Warhawks groove ‘silently’ during Spring Fever dance

Imagine walking into a room of over 150 students singing off-key with absolutely no music on. Some singing the same song; a few singing a different one. Some dancing to the Bunny Hop; some doing the Cupid Shuffle. How confused do you think you would be? 

This is what happened at Silent Disco last Tuesday night. It was hosted by 31 Ambassadors and Campus Activities Board, making it John McKeel’s final event to host. 

McKeel, CAB’s president, said, “I was sad to see my time as CAB president winding down but proud that my last event had such a great turnout for the students.” 

Walking into the event, you received a pair of fluorescent headphones that turned red, green or blue. Each color stood for a different music channel. This way, you never had a song you didn’t like playing through the headphones. 

The music varied from throwbacks to line dancing all the way to gospel. There were upbeat songs then a switch up to slower feel-good music. 

Students tapped each other every time a good song came on their channel so their friend would change their’s to see what the other was talking about.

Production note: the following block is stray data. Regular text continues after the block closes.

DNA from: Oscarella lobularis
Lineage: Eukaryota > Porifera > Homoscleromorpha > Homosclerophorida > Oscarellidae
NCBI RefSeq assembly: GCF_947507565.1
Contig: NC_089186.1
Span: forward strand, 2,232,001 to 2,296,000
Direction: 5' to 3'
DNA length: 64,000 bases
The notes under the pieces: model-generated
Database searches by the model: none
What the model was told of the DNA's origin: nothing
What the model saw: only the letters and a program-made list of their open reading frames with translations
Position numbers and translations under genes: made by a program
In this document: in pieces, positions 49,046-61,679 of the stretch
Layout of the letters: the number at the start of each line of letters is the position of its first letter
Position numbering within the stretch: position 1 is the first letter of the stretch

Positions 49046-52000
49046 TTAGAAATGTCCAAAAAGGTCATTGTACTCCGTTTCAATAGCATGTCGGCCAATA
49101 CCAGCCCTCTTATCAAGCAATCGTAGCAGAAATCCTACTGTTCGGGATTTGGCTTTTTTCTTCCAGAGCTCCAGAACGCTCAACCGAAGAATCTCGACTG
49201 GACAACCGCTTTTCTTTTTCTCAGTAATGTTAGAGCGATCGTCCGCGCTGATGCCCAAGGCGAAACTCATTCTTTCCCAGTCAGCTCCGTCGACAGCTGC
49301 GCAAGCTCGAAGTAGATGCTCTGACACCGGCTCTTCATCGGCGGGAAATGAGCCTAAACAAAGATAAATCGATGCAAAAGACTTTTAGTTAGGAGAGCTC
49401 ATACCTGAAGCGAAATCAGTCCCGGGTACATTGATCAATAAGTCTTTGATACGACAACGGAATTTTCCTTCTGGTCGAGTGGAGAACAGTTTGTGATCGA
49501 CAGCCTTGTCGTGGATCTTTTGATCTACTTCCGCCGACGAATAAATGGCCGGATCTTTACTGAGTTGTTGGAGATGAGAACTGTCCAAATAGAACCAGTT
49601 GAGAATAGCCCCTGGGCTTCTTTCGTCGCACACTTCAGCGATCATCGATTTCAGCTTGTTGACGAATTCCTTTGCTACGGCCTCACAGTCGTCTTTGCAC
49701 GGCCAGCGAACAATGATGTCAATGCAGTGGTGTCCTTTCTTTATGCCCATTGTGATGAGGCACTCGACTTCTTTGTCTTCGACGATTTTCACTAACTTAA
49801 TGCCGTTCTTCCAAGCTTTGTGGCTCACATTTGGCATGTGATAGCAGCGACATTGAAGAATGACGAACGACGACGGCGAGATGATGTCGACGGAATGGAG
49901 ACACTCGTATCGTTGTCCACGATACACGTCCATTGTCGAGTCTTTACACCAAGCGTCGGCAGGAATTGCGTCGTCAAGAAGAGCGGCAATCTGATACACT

Morgan Andrews, senior toxicology major, said, “I enjoyed the variety of music that the DJs played in the headphones. It was my first time going since I’ve been here, and I loved it.” 

The crowd and dance floor was packed. If you turned off your headphones for just a split second, you could hear the hundreds of students singing off-key yet still enjoying themselves. 

Just in case you got hungry, 31 Ambassadors and CAB did not skip out on food. They had free wings and drinks provided on the side of the room for anyone who wanted it. 

As you left the event, students handed over their headphones to be cleaned and stored away. 

Silent Disco was introduced last year for the first time. Many students hope to see it become an annual event. 

Kyra Robinson, a junior psychology major, said she wants to come back next year. 

“It’s fun to see everyone listening to their style of music while still interacting with others around them,” Robinson said. “It’s different from just a normal style party.”